Banks’ gross NPAs to shrink to 8% by March 2020

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Updated: June 26, 2019 6:56:14 AM

Reduction in fresh accretions to NPAs, higher recoveries from existing stressed assets under IBC and pick-up in credit growth should help.

npa, insolvency and bankruptcy codeGross NPAs within the banking system hit a peak of 11.5% in March 2018 and stood at 9.3% in March 2019.

Reduction in fresh accretions to non-performing assets (NPAs), higher recoveries from existing stressed assets under the Insolvency and Bankruptcy Code and a pick-up in credit growth should help shrink banks’ gross NPAs by 350 basis points to 8% by March 2020, Crisil said in a report on Tuesday.

According to the agency, public sector banks, which account for over 80% of the NPAs in the system, alone could see gross NPAs climb down over 400 bps to approximately 10.6% by March 2020, from a peak of 14.6% in March 2018.

According to Krishnan Sitaraman, senior director, Crisil Ratings, “In fiscal 2019, write-offs, coupled with recoveries under IBC in key large stressed assets, played a critical role in reduction of NPAs. Further, after a gap of six years, the pace of NPA reduction is estimated to have overtaken that of fresh slippages for the banking system in fiscal 2019. Private banks, which have had fewer asset quality issues, should also witness an improvement in portfolio performance.”

Gross NPAs within the banking system hit a peak of 11.5% in March 2018 and stood at 9.3% in March 2019.

As Crisil points out, banks have already recognised approximately `17 lakh crore in stressed loans as NPAs since financial year 2016, aided by the Reserve Bank of India’s (RBI) strict norms and asset quality reviews.
Meanwhile, accretion of fresh NPAs dropped to 3.7% in FY 2019 against 7.4% in FY18 and is expected to be lower at around 3.2% this fiscal year, even factoring in slippages from the stress witnessed in a few large corporate and financial sector entities.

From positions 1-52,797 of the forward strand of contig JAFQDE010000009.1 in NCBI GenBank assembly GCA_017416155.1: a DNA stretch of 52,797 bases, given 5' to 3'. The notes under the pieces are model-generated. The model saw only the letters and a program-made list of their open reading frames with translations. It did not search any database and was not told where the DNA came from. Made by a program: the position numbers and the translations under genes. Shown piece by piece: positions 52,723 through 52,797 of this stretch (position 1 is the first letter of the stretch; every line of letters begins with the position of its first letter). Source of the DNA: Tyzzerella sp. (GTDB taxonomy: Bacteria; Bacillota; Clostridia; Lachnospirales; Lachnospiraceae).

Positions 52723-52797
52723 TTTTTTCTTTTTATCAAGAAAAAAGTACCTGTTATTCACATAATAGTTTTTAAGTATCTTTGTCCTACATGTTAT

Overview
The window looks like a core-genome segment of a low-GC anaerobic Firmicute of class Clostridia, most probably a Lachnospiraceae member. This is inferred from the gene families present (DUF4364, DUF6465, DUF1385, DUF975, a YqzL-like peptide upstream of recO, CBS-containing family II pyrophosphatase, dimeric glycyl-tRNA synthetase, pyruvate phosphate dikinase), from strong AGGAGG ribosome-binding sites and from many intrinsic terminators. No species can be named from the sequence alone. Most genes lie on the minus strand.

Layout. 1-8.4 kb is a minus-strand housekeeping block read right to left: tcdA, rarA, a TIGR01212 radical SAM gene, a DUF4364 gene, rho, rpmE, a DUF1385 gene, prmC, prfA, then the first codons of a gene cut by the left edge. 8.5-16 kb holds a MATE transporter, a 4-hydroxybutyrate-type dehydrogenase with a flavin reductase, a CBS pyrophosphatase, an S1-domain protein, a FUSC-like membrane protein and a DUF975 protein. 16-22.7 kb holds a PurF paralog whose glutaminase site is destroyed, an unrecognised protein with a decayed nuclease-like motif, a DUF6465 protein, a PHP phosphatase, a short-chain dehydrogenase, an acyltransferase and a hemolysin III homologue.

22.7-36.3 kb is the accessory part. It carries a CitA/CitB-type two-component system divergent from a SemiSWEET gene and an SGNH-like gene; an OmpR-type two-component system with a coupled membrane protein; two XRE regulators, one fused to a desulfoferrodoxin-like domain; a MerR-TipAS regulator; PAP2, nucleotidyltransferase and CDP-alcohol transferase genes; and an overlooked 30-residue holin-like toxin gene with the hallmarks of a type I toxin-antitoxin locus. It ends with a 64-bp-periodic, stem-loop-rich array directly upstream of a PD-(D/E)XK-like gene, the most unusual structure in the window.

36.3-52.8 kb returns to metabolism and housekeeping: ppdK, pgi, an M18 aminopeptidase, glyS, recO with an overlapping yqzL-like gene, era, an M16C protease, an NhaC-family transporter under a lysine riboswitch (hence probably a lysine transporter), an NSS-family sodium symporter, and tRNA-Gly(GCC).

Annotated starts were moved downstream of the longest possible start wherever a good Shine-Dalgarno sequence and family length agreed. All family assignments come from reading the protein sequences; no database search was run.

Other factors that the agency’s estimates depend on include resolution of some large NPA accounts under the RBI’s NCLT-1 and NCLT-2 lists by the end of this FY and supportive trends in corporate credit quality at an aggregate level.

The agency’s credit ratio, i.e. number of upgrades to downgrades, rose to 1.81% in the second half of FY19 against 1.67% in FY18.

Even if this credit ratio moderates going ahead, steady domestic growth and benign interest rates should continue to support credit profiles in the corporate sector, the report said.

Meanwhile, delinquencies have inched up marginally in the retail segment, the agency noted. However, “the granular nature of these loans should ensure diversification and support against material deterioration going forward.”

Also, given the regulator’s stance on restructuring of loans to small and medium enterprises (SME) till the end of FY2020, overall NPA position of banks should continue to witness an improving trend, Crisil noted.
According to Vydianathan Ramaswamy, associate director, Crisil Ratings, “We believe the seasoning of retail loans and performance of SME loans post the restructuring period will shape the asset quality trends for the banking sector, especially PSBs, over the medium-to-long term.

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